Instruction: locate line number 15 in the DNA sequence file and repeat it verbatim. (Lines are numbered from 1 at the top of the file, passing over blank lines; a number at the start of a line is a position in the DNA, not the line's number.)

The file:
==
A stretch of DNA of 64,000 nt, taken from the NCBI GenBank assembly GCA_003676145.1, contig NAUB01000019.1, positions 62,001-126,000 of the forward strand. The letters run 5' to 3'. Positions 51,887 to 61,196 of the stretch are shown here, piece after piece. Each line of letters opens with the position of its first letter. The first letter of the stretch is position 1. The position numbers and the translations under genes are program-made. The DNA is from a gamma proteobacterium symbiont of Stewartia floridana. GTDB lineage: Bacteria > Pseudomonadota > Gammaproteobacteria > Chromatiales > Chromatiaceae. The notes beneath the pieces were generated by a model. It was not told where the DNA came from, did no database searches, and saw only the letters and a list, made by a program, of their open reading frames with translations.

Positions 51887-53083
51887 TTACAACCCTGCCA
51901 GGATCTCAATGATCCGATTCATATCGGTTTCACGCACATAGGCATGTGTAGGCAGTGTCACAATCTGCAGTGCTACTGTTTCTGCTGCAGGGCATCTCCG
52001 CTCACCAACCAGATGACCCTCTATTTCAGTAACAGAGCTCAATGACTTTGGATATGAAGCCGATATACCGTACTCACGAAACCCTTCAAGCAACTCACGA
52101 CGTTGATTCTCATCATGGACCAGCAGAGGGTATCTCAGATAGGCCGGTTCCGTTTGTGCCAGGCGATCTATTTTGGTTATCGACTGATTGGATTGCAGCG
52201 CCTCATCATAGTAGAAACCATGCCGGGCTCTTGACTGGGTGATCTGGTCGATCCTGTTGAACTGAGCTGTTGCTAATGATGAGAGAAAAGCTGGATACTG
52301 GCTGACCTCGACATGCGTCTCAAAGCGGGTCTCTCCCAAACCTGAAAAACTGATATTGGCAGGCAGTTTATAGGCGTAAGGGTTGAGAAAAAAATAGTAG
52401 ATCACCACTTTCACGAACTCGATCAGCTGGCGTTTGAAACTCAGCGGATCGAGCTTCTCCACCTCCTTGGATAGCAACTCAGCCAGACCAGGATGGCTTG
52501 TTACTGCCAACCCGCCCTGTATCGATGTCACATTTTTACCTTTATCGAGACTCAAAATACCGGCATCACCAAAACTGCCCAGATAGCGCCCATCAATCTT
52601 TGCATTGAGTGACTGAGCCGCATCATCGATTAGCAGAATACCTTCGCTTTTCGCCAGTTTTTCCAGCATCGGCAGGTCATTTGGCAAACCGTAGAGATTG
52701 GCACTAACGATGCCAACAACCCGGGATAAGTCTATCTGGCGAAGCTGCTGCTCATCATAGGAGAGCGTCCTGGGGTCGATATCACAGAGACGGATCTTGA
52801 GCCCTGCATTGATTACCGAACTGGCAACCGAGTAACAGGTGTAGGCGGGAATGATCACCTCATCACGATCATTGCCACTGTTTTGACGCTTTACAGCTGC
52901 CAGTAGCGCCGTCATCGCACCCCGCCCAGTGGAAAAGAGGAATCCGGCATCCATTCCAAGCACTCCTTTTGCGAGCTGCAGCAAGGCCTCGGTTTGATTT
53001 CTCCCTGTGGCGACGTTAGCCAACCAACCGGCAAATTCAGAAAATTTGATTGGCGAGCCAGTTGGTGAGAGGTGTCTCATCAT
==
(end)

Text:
53001 CTCCCTGTGGCGACGTTAGCCAACCAACCGGCAAATTCAGAAAATTTGATTGGCGAGCCAGTTGGTGAGAGGTGTCTCATCAT